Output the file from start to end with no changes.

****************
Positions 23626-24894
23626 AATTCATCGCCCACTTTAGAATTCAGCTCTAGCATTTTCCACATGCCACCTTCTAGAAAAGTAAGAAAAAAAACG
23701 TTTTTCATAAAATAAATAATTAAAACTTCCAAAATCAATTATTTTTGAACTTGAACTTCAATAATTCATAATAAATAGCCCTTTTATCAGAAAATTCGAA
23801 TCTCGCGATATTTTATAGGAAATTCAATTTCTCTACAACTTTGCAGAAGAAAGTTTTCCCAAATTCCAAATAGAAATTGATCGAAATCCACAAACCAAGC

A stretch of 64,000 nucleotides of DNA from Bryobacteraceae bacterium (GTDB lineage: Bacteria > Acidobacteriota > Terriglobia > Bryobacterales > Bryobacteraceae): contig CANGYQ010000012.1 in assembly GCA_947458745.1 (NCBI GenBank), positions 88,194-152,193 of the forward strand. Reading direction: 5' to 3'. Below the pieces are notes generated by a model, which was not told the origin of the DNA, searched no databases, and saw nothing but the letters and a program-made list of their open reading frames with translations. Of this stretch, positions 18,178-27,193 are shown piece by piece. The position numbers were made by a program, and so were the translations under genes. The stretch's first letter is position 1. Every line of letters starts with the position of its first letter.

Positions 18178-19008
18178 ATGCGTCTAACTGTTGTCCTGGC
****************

Positions 23626-24894
23626 AATTCATCGCCCACTTTAGAATTCAGCTCTAGCATTTTCCACATGCCACCTTCTAGAAAAGTAAGAAAAAAAACG
23701 TTTTTCATAAAATAAATAATTAAAACTTCCAAAATCAATTATTTTTGAACTTGAACTTCAATAATTCATAATAAATAGCCCTTTTATCAGAAAATTCGAA
23801 TCTCGCGATATTTTATAGGAAATTCAATTTCTCTACAACTTTGCAGAAGAAAGTTTTCCCAAATTCCAAATAGAAATTGATCGAAATCCACAAACCAAGC

A stretch of 64,000 nucleotides of DNA from Bryobacteraceae bacterium (GTDB lineage: Bacteria > Acidobacteriota > Terriglobia > Bryobacterales > Bryobacteraceae): contig CANGYQ010000012.1 in assembly GCA_947458745.1 (NCBI GenBank), positions 88,194-152,193 of the forward strand. Reading direction: 5' to 3'. Below the pieces are notes generated by a model, which was not told the origin of the DNA, searched no databases, and saw nothing but the letters and a program-made list of their open reading frames with translations. Of this stretch, positions 18,178-27,193 are shown piece by piece. The position numbers were made by a program, and so were the translations under genes. The stretch's first letter is position 1. Every line of letters starts with the position of its first letter.

Positions 18178-19008
18178 ATGCGTCTAACTGTTGTCCTGGC